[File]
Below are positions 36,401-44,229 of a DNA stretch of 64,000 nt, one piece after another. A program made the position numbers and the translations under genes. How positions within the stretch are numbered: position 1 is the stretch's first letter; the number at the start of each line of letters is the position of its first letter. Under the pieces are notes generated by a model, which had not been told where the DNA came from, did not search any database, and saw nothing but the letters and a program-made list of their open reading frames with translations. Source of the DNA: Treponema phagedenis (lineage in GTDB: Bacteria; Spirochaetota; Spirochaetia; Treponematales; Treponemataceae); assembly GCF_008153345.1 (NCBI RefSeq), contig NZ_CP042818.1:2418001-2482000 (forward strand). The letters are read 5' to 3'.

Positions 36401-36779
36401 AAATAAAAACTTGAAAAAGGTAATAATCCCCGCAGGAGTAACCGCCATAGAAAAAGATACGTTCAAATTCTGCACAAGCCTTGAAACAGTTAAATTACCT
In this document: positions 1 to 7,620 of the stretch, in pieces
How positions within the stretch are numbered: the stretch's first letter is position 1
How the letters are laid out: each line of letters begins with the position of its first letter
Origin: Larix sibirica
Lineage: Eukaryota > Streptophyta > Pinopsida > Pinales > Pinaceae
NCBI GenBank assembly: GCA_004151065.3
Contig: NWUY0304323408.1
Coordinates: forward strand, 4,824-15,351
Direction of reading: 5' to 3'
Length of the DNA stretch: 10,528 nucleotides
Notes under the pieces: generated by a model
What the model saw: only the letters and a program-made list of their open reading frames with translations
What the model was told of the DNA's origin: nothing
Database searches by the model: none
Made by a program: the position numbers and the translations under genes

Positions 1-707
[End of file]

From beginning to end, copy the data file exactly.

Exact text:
Below are positions 36,401-44,229 of a DNA stretch of 64,000 nt, one piece after another. A program made the position numbers and the translations under genes. How positions within the stretch are numbered: position 1 is the stretch's first letter; the number at the start of each line of letters is the position of its first letter. Under the pieces are notes generated by a model, which had not been told where the DNA came from, did not search any database, and saw nothing but the letters and a program-made list of their open reading frames with translations. Source of the DNA: Treponema phagedenis (lineage in GTDB: Bacteria; Spirochaetota; Spirochaetia; Treponematales; Treponemataceae); assembly GCF_008153345.1 (NCBI RefSeq), contig NZ_CP042818.1:2418001-2482000 (forward strand). The letters are read 5' to 3'.

Positions 36401-36779
36401 AAATAAAAACTTGAAAAAGGTAATAATCCCCGCAGGAGTAACCGCCATAGAAAAAGATACGTTCAAATTCTGCACAAGCCTTGAAACAGTTAAATTACCT
In this document: positions 1 to 7,620 of the stretch, in pieces
How positions within the stretch are numbered: the stretch's first letter is position 1
How the letters are laid out: each line of letters begins with the position of its first letter
Origin: Larix sibirica
Lineage: Eukaryota > Streptophyta > Pinopsida > Pinales > Pinaceae
NCBI GenBank assembly: GCA_004151065.3
Contig: NWUY0304323408.1
Coordinates: forward strand, 4,824-15,351
Direction of reading: 5' to 3'
Length of the DNA stretch: 10,528 nucleotides
Notes under the pieces: generated by a model
What the model saw: only the letters and a program-made list of their open reading frames with translations
What the model was told of the DNA's origin: nothing
Database searches by the model: none
Made by a program: the position numbers and the translations under genes

Positions 1-707